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Unformatted text preview: 135 9 ECONOMIC GROWTH* K e y C o n c e p t s Long-Term Growth Trends Over the past 100 years, growth in real GDP per person in the United States has averaged 2 percent per year. The growth rate varies from one period to the next. It slowed between 1973 and 1983 and has since increased. A few rich nations are catching up to the U.S. level of real GDP per person. Many poor nations are not catching up, but Hong Kong, Korea, Singapore, and Taiwan are generally growing more rapidly than the United States and so they are catching up. China also is catching up but from a long way behind. The Causes of Economic Growth: A First Look Three institutions are the basic precondition for eco- nomic growth: Markets enable buyers and sellers to conduct transactions. They also convey information (in the form of prices) that create incentives for people to change their quantities demanded and supplied. Property rights social arrangements that govern the ownership, use, and disposal of productive re- sources and goods and services. Monetary exchange facilitates buying and selling of goods and services. * This is Chapter 25 in Economics . Markets, property rights, and monetary exchange create incentives to specialize. For growth to continue, incen- tives are needed to pursue three crucial activities: Saving and investment in new capital the accu- mulation of capital adds to the nations productiv- ity and level of output. Investment in human capital human capital, the skills and talents people possess, is a key ingredient for economic growth. Much human capital is ac- quired through education; some is obtained through doing the same task over and over. Discovery of new technologies technological advancement is crucial to economic growth. Growth Accounting Growth accounting is a tool used to calculate the quantitative contribution to real GDP growth of each of its components, growth in labor and capital and technological change. The aggregate production function shows that the quantity of real GDP supplied is determined by em- ployment, capital, and technology. Labor productivity is real GDP per hour of labor; it equals real GDP divided by aggregate labor hours. Pro- ductivity growth slowed after 1973 and has speeded up after 1983. Growth accounting divides growth in productivity into two components: Growth in capital per hours of labor, and Technological change. C h a p t e r 1 3 6 C H A P T E R 9 ( 2 5 ) The productivity curve is a relationship that shows how real GDP per hour of labor varies as the amount of capital per hour of labor changes with no change in technology. Figure 9.1 shows two productivity curves....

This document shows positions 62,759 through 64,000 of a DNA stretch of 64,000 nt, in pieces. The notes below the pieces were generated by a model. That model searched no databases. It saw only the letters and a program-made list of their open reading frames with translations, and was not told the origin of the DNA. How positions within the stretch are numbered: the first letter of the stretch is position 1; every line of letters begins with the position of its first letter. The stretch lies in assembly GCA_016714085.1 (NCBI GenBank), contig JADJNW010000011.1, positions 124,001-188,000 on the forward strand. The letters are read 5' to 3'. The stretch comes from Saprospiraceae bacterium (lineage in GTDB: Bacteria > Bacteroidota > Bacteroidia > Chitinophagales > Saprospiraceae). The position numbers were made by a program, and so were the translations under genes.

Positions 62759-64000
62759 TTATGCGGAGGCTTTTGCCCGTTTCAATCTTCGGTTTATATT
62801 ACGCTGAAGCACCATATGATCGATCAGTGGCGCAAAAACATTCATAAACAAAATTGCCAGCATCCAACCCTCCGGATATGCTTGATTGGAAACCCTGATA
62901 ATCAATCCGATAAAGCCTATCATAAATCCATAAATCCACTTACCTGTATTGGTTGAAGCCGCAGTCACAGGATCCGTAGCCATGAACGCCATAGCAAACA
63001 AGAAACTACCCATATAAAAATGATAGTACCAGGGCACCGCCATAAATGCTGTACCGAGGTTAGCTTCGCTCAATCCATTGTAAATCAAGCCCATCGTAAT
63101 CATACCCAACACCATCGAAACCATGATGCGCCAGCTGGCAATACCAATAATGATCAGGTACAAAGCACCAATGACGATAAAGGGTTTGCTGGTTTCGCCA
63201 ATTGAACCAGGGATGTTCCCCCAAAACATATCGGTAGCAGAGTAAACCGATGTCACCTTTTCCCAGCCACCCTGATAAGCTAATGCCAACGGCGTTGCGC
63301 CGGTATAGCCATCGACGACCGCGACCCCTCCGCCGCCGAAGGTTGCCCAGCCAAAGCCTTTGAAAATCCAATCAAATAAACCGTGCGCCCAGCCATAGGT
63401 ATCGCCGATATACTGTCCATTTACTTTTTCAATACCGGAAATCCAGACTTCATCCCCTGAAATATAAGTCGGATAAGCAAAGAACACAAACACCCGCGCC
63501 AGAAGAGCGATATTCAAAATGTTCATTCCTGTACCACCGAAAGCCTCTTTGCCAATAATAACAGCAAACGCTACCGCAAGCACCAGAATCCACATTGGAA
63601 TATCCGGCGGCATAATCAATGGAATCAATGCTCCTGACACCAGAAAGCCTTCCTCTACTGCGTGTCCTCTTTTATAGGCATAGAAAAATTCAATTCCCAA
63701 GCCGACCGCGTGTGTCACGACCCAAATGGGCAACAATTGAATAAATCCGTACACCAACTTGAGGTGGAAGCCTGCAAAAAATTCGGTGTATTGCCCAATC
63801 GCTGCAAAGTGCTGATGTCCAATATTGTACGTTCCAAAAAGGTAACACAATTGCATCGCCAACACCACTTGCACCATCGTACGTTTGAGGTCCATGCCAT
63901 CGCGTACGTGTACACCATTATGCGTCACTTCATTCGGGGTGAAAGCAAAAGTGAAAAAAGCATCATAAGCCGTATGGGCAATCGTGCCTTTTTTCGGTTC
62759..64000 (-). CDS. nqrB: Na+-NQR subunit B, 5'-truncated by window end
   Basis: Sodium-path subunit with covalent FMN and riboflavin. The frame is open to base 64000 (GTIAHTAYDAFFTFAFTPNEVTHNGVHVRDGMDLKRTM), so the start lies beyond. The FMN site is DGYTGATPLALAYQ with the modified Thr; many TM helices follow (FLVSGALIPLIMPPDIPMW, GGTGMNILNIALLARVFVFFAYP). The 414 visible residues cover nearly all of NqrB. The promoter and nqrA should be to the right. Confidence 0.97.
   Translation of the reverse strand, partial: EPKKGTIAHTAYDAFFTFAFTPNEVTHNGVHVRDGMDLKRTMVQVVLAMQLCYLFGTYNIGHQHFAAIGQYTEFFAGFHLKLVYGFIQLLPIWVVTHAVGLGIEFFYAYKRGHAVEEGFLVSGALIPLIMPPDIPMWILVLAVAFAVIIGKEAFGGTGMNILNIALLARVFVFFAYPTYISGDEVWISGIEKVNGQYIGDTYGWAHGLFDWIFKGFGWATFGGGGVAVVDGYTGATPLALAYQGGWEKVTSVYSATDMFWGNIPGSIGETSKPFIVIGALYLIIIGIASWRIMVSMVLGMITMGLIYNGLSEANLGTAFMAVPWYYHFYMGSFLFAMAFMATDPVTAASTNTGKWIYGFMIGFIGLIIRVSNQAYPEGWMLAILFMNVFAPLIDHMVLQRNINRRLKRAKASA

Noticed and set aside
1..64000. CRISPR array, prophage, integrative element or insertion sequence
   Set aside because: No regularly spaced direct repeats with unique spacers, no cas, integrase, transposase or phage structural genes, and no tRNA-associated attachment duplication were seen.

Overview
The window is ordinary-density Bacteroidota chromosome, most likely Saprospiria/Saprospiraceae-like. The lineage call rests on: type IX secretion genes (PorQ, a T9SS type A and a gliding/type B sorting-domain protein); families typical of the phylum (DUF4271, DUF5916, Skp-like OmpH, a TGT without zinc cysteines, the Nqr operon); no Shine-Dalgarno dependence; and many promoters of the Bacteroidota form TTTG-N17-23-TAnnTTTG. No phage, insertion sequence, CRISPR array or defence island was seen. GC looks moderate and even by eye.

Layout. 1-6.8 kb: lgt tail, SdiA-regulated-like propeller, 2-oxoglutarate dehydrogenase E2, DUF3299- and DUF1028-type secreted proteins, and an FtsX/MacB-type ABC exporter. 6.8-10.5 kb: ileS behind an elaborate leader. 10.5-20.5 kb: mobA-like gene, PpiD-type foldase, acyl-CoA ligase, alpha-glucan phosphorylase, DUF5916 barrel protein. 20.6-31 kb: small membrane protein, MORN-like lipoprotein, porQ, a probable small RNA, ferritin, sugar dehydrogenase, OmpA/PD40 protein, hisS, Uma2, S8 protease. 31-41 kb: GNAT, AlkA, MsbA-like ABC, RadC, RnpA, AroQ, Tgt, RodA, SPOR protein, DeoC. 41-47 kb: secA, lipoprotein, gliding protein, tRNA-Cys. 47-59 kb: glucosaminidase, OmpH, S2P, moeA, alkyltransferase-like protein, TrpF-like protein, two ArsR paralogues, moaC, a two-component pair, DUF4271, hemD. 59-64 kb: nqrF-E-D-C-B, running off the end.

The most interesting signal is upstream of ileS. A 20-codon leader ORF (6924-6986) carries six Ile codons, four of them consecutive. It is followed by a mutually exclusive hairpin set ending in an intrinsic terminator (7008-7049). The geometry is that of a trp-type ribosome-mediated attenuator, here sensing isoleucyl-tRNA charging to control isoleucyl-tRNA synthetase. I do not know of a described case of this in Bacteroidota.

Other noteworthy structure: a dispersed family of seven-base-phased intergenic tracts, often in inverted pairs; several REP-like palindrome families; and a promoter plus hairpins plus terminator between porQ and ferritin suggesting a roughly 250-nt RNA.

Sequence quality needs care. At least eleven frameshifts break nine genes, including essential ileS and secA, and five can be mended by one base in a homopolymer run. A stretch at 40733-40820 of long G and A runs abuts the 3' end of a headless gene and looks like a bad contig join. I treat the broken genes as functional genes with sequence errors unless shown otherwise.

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This note was uploaded on 05/13/2010 for the course ECON 323 taught by Professor Jakes during the Spring '10 term at Alcorn State.
- Spring '10